Under the proposed bill, the municipal governments concerned would commission forestry business operators that are enthusiastic and have the ability to manage these forests that can be used in the timber industry. Other forests that are unsuitable for the industry would be placed under the control of the municipal governments concerned and be transformed into a natural state in the future.

    Revenue from the forestry environmental tax, which will be introduced in fiscal 2024, would be used to cover the costs of forests managed by municipal governments.

    Considering forests' public utility functions, the policy of placing privately owned forests that are not suitable for providing timber under the control of municipal governments is understandable. However, there are numerous challenges to be addressed.

    There are quite a few local bodies enthusiastic about dealing with forestry issues. According to a survey conducted by the Internal Affairs and Communications Ministry, municipal governments with only one employee or none specializing in forestry account for two-thirds of all such local bodies across the country. Municipal governments would commission forestry cooperatives or other specialized organizations to manage forests. However the number of those engaged in such work is less than 50,000 across the country, and is still decreasing.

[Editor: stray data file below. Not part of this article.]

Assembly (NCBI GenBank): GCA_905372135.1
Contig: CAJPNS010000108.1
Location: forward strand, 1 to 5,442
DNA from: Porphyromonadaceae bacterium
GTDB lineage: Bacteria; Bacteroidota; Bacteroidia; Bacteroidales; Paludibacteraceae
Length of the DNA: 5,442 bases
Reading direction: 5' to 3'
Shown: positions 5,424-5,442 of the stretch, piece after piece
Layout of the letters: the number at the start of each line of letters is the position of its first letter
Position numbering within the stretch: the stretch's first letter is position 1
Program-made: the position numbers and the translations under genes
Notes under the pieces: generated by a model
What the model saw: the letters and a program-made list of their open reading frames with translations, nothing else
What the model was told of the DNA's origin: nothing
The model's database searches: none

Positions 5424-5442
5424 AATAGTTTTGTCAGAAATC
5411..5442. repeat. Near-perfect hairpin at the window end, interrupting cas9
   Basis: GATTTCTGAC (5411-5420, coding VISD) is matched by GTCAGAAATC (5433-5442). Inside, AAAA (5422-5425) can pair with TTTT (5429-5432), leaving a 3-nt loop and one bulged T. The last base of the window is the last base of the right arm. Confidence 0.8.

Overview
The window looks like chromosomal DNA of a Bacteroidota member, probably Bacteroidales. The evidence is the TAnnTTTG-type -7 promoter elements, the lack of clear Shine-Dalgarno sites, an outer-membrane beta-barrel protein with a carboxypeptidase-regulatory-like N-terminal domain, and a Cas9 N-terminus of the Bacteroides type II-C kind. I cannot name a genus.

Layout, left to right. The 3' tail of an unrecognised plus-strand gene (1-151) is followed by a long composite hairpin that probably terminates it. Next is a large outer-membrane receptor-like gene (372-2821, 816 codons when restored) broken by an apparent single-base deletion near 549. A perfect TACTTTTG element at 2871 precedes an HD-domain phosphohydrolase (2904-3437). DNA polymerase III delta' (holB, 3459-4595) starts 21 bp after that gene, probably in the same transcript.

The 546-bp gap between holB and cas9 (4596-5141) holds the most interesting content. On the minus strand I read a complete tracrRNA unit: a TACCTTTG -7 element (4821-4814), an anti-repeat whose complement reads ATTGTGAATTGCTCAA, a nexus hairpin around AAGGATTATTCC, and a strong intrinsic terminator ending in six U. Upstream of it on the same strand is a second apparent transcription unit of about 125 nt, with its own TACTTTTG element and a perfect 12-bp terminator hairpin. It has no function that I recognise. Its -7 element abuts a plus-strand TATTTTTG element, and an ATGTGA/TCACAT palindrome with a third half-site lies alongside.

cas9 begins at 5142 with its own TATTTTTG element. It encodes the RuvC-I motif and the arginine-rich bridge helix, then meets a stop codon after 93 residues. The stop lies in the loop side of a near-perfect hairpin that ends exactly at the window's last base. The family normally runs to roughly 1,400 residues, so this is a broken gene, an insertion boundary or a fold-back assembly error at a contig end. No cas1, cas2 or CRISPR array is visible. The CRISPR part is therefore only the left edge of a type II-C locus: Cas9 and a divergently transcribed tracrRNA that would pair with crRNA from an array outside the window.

The forestry environmental tax will be collected by adding 1,000 yen to the residential tax per person. The total revenue from this tax will be about 62 billion yen annually. National debate needs to be held on its use other than for forestry management. Since many prefectural governments levy their own taxes for forestry management, the division of roles between these local and national taxes should be clarified.